This Week In Creative Commons History

from the global-summit dept

Since I’m here at the Creative Commons 2017 Global Summit this weekend, I want to take a break from our usual Techdirt history posts and highlight the new State Of The Commons report that has been released. These annual reports are a key part of the CC community — here at Techdirt, most of our readers already understand the importance of the free culture licensing options that CC provides to creators, but it’s important to step back and look at just how much content is being created and shared thanks to this system. It also provides some good insight into exactly how people are using CC licenses, through both data and (moreso than in previous years) close-up case studies. In the coming week we’ll be taking a deeper dive into some of the specifics of the report and this year’s summit, but for now I want to highlight a few key points — and encourage you to check out the full report for yourself.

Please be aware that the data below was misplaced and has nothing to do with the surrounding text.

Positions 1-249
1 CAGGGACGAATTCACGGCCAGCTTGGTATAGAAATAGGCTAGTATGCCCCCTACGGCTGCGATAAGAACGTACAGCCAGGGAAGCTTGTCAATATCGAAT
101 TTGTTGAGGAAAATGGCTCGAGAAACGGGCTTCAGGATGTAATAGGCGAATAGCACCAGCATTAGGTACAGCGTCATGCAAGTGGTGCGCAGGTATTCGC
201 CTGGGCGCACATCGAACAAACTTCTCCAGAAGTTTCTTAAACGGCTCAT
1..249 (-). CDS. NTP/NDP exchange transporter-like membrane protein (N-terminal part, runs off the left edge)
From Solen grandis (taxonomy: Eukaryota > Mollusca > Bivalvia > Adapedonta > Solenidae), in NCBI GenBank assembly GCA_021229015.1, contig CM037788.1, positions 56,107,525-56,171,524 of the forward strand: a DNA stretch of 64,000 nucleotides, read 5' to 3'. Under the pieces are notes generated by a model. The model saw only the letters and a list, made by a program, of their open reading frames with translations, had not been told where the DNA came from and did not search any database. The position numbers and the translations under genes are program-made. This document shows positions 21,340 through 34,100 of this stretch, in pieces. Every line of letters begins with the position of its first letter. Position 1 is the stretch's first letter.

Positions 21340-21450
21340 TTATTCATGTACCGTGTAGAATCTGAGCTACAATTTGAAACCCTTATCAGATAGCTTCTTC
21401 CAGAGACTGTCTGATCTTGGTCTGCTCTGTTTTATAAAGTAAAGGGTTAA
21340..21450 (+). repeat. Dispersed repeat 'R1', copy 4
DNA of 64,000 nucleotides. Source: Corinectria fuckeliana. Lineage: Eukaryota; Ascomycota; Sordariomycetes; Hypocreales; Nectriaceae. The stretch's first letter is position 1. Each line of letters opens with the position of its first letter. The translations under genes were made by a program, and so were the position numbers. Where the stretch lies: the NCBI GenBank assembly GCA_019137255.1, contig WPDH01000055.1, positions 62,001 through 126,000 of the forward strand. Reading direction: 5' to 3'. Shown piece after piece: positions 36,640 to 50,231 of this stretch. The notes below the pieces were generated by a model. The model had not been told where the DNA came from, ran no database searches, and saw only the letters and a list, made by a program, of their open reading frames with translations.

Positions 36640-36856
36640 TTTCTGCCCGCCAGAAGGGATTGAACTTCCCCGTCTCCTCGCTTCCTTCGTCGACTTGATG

Public Domain Dedications Are Gaining Steam

Even within the CC community itself, there is some debate as to the effectiveness and appropriateness of various licensing options like no-derivatives and non-commercial. Here at Techdirt we’ve always encouraged creators to strongly consider the CC0 option that puts their work fully into the public domain (or at least as fully as you can under a copyright system that provides no clear legal mechanism for doing so). In the past year, the use of CC0 has been growing, largely thanks to some specific projects like the the release of a large collection from the Metropolitan Museum of Art which I wrote about a couple months ago, and the public-domain-focused photography platform Unsplash. Hopefully the success and usefulness of these projects drives even more creators and platform operators to embrace CC0 (many content sharing platforms still don’t even give uploaders the option, with CC-BY as the least restrictive license available).